Ingredients for the Pastor-Theologian: An Interview with Tony Jones

Breadth increases depth. It may not be possible to master every subject of human knowledge. But, learning what it means to be conversant in a wide array of fields deepens theological reflection for the pastor.

Thinking About God Together

A few years ago Christian Century ran an article (2/19/14), Theologians in place by Lawrence Wood, describing the designation, theological in residence. After John Franke left Biblical Seminary he became a theological in residence. Up to that point I never heard of the title.

Wood quotes Barbara Brown Taylor, “The body makes theologians of us all.”

Moving conversations about god/God from the halls of academia to the church is less about qualification and more about location. For Taylor it seems anyone who inhabits a body eventually comes to talk about god/God out of that experience. The history of humanity seems to bear this out.

No matter your chosen authority for interpretation the tribal deities in the Old Testament reveal a long history of human beings talking about god/God.

Pastor-theologians may find the ingredients Tony Jones talks about helpful in their work of facilitating thinking about God together.

Conversant Not Expert

Everyone with their own Bible becomes an expert in theology. Just ask them. It is even mores when someone claims a literal reading of the Bible. It is not that we cannot read the Bible literally. It is that we cannot read all of the Bible literally. We need to know when and where and why. Too many fear a loss of authority and the question of inspiration when it is suggested we not read poetry literally. Let that last line linger with you for a moment.

If everyone who owns a Bible is an expert in theology, then the pastor may feel the need to be an expert any every field of human knowledge. Not possible.

Gnosticism shows up in more places than in theology. Often the over-initiated look with scorn on the under-initiated. It is as if to say, “If you were just smarter.” Pastors may even make parishioners feel that way. But, when the pastor ventures to talk about quantum mechanics without much more than a college course in the natural sciences from years ago, he or she better tread softly.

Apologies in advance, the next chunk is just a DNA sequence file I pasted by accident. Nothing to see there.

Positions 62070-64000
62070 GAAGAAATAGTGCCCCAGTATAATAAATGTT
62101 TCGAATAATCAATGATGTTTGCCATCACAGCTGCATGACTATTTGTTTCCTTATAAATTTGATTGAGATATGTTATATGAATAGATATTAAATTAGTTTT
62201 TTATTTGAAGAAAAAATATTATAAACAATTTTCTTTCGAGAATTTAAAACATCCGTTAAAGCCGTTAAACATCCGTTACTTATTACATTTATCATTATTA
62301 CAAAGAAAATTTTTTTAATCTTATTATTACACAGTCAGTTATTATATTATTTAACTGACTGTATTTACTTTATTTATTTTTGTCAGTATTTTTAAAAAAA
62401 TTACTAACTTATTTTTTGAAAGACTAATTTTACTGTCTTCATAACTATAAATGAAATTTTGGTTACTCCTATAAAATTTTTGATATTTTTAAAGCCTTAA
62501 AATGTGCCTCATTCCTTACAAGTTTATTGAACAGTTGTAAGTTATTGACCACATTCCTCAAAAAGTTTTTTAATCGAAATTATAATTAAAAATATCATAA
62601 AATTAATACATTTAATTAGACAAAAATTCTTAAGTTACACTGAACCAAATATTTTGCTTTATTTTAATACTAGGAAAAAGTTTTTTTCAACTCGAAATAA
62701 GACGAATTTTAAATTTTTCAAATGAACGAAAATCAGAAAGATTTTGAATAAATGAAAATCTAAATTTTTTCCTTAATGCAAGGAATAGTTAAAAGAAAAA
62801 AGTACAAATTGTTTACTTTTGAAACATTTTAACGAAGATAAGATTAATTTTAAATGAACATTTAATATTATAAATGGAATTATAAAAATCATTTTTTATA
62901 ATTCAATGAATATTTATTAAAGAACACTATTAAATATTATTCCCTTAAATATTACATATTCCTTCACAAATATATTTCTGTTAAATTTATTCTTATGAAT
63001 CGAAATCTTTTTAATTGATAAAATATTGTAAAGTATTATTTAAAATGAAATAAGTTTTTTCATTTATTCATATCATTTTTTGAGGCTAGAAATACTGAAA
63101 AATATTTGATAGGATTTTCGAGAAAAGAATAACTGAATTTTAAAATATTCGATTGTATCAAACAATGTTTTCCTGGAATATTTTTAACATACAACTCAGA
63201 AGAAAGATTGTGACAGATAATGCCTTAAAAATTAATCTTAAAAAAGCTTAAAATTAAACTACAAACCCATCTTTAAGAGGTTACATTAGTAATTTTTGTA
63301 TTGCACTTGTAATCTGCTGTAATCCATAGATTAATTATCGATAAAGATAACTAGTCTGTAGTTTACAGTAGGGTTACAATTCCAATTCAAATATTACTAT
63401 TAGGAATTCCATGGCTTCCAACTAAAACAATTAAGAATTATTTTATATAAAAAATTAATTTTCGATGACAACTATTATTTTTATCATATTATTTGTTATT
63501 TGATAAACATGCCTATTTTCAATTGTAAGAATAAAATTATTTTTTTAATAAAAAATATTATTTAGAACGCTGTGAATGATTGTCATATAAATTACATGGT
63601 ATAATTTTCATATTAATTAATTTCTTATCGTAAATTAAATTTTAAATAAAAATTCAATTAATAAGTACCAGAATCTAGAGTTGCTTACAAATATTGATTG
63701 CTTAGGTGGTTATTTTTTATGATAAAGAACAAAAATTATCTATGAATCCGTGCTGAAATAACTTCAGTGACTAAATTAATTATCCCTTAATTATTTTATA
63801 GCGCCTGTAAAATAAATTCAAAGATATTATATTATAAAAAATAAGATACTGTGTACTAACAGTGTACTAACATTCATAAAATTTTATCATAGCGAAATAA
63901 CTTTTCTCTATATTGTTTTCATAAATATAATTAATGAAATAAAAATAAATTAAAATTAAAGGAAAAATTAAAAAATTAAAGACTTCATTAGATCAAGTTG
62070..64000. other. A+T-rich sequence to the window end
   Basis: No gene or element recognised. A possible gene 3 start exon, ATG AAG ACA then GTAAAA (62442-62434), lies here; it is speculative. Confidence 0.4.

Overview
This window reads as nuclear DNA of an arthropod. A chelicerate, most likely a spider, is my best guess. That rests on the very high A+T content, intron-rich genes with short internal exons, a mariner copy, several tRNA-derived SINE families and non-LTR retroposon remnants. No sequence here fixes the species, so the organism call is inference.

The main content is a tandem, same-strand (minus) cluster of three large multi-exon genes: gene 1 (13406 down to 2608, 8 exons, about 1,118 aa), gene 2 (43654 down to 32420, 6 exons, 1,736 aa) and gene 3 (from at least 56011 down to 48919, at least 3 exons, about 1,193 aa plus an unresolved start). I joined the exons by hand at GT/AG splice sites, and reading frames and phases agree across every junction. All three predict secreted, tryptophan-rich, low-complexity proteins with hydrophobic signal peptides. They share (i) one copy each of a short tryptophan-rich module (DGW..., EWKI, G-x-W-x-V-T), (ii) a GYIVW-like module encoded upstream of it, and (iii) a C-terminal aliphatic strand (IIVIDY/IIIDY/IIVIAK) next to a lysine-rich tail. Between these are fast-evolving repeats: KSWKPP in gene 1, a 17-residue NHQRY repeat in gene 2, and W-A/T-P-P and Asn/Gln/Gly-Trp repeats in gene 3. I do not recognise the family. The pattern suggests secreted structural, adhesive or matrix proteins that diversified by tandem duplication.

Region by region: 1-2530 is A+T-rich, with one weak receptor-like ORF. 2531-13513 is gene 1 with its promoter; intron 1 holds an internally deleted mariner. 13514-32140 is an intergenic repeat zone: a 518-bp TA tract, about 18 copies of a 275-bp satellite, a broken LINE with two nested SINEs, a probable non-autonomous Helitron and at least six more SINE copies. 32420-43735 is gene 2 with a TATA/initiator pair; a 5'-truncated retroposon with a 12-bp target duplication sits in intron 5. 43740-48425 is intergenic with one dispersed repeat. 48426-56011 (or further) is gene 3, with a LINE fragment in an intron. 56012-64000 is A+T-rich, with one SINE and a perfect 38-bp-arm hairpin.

We do not need to become experts, we need to become conversant. That generally entails reading and listening. And, it should mean a conversation or two with someone in the field where possible.

Tony Jones suggests how a pastor may become conversant in areas where he or she feels inadequate.

Ingredients for the Pastor-Theologian

The vision of patheological is to provide ingredients for the pastor to keep up with theological thinking. Often the pragmatics of ministry dominate the life of the minister. It often means shallow responses to deep crises. These may come off as flippant, even wrote.

Today on the podcast we talk with Tony Jones who is currently leading a project with Fortress Press, Theology for the People. Tony and I will talk about a number of ingredients. Pay careful attention to one that, for me, stands out.

We need to remember the skill of translation. Reading in the more academic areas of any discipline will demand pastor-theologians to remember not everyone will share the same vocabulary. I am often guilty of this very thing. Thinking about God together will require translation.

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About the Author
Husband to Patty. Daddy to Kimberly and Tommie. Grandpa Doc to Cohen, Max, Fox, and Marlee. Pastor to Snow Hill Baptist Church. Graduate of Oklahoma Baptist University and Southwestern Baptist Theological Seminary. Reading. Photography. Golf. Colorado. Jeeping. Friend. The views and opinions expressed here are my own and should not be construed as representing the corporate views of the church I pastor.

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